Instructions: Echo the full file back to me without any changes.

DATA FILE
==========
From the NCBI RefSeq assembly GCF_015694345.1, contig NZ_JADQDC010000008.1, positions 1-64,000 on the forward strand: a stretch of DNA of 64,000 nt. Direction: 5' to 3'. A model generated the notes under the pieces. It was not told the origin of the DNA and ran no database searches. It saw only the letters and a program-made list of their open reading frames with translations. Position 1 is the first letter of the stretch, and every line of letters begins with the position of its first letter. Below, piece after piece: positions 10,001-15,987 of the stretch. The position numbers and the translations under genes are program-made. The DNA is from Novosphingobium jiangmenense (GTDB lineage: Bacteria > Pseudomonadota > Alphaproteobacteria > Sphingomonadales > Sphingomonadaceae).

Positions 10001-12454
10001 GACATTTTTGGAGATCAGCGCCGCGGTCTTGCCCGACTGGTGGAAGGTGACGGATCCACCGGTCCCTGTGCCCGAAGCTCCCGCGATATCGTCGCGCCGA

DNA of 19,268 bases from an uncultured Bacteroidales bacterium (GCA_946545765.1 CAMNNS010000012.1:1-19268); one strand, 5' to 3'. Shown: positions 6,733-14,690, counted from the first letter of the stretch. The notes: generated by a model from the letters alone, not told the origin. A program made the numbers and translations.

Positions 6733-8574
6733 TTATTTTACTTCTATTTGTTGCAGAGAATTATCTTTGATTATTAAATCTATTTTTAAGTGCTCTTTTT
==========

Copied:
From the NCBI RefSeq assembly GCF_015694345.1, contig NZ_JADQDC010000008.1, positions 1-64,000 on the forward strand: a stretch of DNA of 64,000 nt. Direction: 5' to 3'. A model generated the notes under the pieces. It was not told the origin of the DNA and ran no database searches. It saw only the letters and a program-made list of their open reading frames with translations. Position 1 is the first letter of the stretch, and every line of letters begins with the position of its first letter. Below, piece after piece: positions 10,001-15,987 of the stretch. The position numbers and the translations under genes are program-made. The DNA is from Novosphingobium jiangmenense (GTDB lineage: Bacteria > Pseudomonadota > Alphaproteobacteria > Sphingomonadales > Sphingomonadaceae).

Positions 10001-12454
10001 GACATTTTTGGAGATCAGCGCCGCGGTCTTGCCCGACTGGTGGAAGGTGACGGATCCACCGGTCCCTGTGCCCGAAGCTCCCGCGATATCGTCGCGCCGA

DNA of 19,268 bases from an uncultured Bacteroidales bacterium (GCA_946545765.1 CAMNNS010000012.1:1-19268); one strand, 5' to 3'. Shown: positions 6,733-14,690, counted from the first letter of the stretch. The notes: generated by a model from the letters alone, not told the origin. A program made the numbers and translations.

Positions 6733-8574
6733 TTATTTTACTTCTATTTGTTGCAGAGAATTATCTTTGATTATTAAATCTATTTTTAAGTGCTCTTTTT